Union-made cigar advertisement - Smithsonian Museum of American History - 2012-05-15
Union-made cigar label at the the Smithsonian Museum of American History.
Cigar making in the 1800s was a dirty, hard job. Workers sat at tables on backless benches. There was no air circulation, and little light. A worker had to supply his own cutting board and knife. "Strippers" tore the leaves from the plant stems (making sure not to rip the leaves). "Bunchers" laid them in pads of 50. The cigar-maker then adjusted the leaves so that all the holes in the leaves were covered up. The unuseable portion had to be cut off, and the best cigar-makers cut off only the tiniest bit of unuseable leaf. Tougher leaves were used for the wrapper. The goal was to make a perfectly shaped and rolled product.
Piece-rates varied from $16 to $22 per thousand. Women made much less than men; Asian laborers often made less than half what whites did. Cigar factories will full of the dust from the leaves, and pieces of stem and branch flew everywhere.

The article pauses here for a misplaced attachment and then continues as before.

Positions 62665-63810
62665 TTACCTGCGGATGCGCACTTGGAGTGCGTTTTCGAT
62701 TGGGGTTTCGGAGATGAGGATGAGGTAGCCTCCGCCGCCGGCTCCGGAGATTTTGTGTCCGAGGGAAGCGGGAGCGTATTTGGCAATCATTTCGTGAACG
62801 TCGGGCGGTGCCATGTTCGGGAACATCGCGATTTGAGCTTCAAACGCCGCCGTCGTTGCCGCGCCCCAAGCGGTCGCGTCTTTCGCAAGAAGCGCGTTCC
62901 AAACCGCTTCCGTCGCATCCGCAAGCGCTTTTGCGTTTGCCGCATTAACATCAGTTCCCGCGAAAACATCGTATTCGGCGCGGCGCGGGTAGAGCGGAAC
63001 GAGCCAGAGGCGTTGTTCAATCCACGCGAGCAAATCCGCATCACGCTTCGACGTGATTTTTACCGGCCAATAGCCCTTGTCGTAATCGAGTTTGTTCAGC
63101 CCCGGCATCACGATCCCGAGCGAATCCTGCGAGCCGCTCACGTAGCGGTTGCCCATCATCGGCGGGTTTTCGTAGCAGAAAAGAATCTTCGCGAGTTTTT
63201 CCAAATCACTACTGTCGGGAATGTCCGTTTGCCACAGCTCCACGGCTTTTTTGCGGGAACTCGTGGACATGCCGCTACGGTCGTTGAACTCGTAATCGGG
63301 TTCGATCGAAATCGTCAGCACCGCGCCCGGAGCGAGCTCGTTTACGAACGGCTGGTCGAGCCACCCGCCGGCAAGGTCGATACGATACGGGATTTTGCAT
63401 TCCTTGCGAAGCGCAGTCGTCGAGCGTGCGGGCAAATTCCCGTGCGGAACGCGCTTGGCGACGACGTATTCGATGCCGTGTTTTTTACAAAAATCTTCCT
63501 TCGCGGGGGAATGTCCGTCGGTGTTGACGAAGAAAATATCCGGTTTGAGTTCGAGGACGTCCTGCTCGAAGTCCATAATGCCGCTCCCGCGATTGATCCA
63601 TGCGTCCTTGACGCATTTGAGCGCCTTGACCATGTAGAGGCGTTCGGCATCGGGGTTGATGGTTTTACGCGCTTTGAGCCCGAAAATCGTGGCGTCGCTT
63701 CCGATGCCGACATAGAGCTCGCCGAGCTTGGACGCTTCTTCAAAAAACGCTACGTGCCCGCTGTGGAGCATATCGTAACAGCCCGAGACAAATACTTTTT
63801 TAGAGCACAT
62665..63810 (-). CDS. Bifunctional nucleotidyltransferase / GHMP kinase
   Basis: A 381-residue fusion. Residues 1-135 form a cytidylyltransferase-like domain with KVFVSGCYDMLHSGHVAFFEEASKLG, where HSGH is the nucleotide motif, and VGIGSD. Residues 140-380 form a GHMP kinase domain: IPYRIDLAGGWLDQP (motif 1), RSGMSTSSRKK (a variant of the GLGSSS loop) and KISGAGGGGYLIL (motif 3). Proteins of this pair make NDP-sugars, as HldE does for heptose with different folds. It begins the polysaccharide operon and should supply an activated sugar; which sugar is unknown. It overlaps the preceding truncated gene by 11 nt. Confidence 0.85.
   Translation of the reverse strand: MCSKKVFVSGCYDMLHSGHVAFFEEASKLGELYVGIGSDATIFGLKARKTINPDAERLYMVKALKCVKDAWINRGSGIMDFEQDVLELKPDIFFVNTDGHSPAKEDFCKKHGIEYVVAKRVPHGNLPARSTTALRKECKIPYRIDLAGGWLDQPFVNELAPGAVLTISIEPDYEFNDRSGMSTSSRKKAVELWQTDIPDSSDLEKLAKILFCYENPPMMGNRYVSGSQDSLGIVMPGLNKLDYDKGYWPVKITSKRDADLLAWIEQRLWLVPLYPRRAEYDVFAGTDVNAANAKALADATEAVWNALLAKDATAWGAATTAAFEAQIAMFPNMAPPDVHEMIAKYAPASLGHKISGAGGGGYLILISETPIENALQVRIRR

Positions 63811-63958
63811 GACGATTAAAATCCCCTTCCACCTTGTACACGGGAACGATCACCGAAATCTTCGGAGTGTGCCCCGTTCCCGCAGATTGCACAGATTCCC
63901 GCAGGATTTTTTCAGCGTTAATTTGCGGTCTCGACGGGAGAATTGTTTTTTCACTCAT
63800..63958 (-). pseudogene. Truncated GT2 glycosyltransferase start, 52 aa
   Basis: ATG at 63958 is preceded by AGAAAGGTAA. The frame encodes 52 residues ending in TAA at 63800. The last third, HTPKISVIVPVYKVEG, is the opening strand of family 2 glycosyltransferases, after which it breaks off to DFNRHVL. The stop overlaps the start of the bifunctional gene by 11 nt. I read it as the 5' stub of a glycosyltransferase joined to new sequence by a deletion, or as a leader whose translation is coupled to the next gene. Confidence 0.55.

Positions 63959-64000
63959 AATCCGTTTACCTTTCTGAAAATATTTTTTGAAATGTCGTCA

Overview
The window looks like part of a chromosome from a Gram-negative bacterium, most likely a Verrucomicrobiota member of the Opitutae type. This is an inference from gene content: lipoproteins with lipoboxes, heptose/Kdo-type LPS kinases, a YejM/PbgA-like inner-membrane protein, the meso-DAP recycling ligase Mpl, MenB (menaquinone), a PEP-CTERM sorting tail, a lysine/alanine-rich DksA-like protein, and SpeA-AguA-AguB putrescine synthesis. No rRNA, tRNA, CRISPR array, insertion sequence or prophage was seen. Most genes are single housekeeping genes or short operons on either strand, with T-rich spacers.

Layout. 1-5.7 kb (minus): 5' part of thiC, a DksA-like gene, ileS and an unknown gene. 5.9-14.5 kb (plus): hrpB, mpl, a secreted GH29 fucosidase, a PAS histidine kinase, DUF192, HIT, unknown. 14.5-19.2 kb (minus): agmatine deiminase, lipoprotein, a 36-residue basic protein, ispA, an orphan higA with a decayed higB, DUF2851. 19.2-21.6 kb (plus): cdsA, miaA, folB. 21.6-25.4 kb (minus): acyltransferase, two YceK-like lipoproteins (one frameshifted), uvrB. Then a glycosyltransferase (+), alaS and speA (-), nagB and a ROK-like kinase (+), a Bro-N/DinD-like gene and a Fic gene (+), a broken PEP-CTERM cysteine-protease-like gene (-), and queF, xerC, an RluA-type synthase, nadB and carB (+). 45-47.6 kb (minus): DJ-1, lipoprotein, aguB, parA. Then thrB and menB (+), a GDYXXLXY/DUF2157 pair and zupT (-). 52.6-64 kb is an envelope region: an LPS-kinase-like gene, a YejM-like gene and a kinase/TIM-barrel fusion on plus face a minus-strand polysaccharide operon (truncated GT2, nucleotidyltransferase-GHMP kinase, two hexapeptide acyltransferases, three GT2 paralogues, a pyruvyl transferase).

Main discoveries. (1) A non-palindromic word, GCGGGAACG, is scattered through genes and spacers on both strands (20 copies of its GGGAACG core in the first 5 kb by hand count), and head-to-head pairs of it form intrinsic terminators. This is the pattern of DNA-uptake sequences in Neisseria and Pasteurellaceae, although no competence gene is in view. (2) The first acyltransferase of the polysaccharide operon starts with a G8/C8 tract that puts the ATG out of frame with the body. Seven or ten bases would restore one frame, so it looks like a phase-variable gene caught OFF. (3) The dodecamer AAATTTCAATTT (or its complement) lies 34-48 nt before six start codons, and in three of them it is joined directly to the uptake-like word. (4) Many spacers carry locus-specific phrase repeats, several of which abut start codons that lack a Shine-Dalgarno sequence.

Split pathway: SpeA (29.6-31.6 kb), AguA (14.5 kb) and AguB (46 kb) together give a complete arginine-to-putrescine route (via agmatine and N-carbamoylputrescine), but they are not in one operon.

Management wanted as little tobacco wasted as possible, the highest-quality rolls and best wrapping, and high number of cigars made per day. Managers had the right to remove as many "imperfect" cigars as they liked -- for which workers received no wage.
Unions attempted to win higher piece-rates, limit the abuse of the "right of removal", stop sexual abuse of women and children, obtain more ventilation and better lighting, win adjustable seating, and other benefits.
Samuel Gompers was a Jew born in Great Britain in 1850. He emigrated to the United States, and as a teenager became a cigar maker. He became president of the International Cigar Makers' Union, and then co-founded the American Federation of Labor (AFL) in October 1886. He served as the AFL's president from 1886 to 1894 and again from 1895 until his death in 1924.
A critical leader in the American labor movement, he tried to stop the inter-union battles over jobs and members, promoted professional union administration, successfully advocated for the eight-hour working day, and demanded written contracts and improved collective bargaining.
Gompers disliked party politics, instead pushing for a "reward your friends, punish your enemies" strategy of political action. He fought against government-run programs such as unemployment insurance, health insurance, and pensions -- arguing that unions could administer these programs better. He also avidly supported the U.S. involvement in World War I, successfully winning a no-strike policy.